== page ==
For women, a yeast infection is typically characterized by vaginal itching and burning, and a thick cottage cheese-like discharge. Over-the-counter drugs like Monistat can clear up the infection in just a few days, but what should you do if the problem lasts longer, or keeps coming back?
The U.S. Department of Health and Human Services reports that three out of four women will get a yeast infection in their lives with half of women getting more than one.
What Causes Yeast Infections?
Your body, including your vagina, is home to millions of beneficial microorganisms that work to keep you healthy. The fungus that causes yeast infections, most commonly candida albicans, can live in your body without causing a problem as long as your good bacteria are plentiful. However if conditions are right, candida albicans can grow and thrive and cause an uncomfortable infection.
Yeast infections are more common during pregnancy, following antibiotics, with poorly controlled diabetes and with improper hygiene. Tight, non-breathable, non-cotton underwear, douching, frequent bubble baths, hormone imbalance and panty liners can all alter the natural balance of bacteria in your body and create an environment that is friendly to the growth of candida albicans.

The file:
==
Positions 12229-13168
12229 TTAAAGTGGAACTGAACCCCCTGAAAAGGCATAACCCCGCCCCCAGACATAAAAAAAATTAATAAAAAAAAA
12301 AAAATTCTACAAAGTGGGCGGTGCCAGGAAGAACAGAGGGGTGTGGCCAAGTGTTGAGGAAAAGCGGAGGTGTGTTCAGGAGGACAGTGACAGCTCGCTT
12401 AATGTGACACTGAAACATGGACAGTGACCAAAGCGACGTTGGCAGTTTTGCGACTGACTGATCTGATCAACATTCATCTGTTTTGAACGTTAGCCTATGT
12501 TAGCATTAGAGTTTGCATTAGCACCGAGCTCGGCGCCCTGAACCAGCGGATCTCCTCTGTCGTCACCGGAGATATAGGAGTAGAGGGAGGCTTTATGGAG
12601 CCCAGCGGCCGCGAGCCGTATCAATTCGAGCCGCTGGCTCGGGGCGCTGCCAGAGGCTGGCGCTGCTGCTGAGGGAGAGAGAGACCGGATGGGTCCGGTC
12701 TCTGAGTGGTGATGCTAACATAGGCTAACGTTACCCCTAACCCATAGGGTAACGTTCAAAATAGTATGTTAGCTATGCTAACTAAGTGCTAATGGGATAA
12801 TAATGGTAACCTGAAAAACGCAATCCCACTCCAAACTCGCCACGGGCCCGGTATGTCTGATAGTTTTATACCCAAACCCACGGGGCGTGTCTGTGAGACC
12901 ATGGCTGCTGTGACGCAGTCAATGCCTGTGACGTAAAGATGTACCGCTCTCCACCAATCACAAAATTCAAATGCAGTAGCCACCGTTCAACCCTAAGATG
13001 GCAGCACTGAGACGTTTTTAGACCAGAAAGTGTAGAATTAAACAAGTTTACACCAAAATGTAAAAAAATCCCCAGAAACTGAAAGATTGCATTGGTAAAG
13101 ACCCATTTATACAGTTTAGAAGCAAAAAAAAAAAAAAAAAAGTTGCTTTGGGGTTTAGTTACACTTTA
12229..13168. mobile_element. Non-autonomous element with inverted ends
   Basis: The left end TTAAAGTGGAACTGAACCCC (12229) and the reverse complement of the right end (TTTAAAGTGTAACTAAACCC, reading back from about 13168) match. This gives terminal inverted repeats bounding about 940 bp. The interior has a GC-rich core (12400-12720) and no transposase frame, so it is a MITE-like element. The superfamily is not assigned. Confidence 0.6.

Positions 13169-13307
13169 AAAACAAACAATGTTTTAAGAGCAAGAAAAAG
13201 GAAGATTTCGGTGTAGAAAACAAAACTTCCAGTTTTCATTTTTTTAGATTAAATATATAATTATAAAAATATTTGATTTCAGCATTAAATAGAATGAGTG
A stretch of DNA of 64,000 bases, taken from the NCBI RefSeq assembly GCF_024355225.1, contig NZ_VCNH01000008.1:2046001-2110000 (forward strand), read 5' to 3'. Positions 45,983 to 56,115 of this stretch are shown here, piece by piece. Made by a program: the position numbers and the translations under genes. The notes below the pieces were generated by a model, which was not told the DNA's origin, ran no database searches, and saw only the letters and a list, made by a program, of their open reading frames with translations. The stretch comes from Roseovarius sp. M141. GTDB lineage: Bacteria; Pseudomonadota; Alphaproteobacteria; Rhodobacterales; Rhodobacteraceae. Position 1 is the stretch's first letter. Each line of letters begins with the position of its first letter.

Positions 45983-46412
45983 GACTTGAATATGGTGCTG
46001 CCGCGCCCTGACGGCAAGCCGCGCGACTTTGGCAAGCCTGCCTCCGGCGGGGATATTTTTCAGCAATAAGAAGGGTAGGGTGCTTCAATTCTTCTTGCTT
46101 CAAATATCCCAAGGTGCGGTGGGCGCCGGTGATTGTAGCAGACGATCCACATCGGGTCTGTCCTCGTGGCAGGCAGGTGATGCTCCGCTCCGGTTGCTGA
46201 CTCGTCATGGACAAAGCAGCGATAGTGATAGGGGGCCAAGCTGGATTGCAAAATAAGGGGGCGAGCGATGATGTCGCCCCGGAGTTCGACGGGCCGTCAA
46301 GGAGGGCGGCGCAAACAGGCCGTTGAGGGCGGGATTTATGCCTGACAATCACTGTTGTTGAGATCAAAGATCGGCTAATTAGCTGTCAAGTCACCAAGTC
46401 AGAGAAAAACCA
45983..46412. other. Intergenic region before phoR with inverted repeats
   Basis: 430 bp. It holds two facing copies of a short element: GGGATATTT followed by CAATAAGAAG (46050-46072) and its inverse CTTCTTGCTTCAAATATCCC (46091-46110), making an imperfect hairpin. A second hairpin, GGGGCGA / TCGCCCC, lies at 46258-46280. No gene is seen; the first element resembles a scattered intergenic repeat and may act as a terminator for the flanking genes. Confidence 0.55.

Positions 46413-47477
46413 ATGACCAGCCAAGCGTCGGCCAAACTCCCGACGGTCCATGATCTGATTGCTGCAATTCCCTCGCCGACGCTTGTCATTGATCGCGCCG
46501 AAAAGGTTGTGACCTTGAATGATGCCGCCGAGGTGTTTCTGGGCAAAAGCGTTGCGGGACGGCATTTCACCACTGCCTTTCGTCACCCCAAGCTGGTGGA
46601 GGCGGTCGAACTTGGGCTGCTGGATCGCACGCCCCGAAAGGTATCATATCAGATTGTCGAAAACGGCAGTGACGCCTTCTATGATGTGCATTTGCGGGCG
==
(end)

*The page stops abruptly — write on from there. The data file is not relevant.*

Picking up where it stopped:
“Some women are prone to recurring yeast infections for a number of reasons,” said Ian Ledford, DO, with Samaritan Internal Medicine - Corvallis. “In these cases, there seems to be a problem with the protective function of the vaginal mucus. Reducing risk factors such as inappropriate antibiotic use, uncontrolled blood sugar, and poor hygiene will help you from getting a yeast infection.”
When to See Your Health Care Provider
For persistent or recurring infections, Dr. Ledford reports your provider may prescribe an oral or topical antifungal medication.
If you have had more than four yeast infections in a year or have an infection that doesn’t go away with treatment, Dr. Ledford encourages women to see their provider. If you have vaginal discharge that is off-white, grayish or greenish-yellow, this could point toward other bacterial or sexually transmitted infections that require different treatment.
“Yeast infections can generally be diagnosed and treated at home, so if yours is becoming a problem then it’s time to see a doctor,” said Dr. Ledford.
Learn more about yeast infections.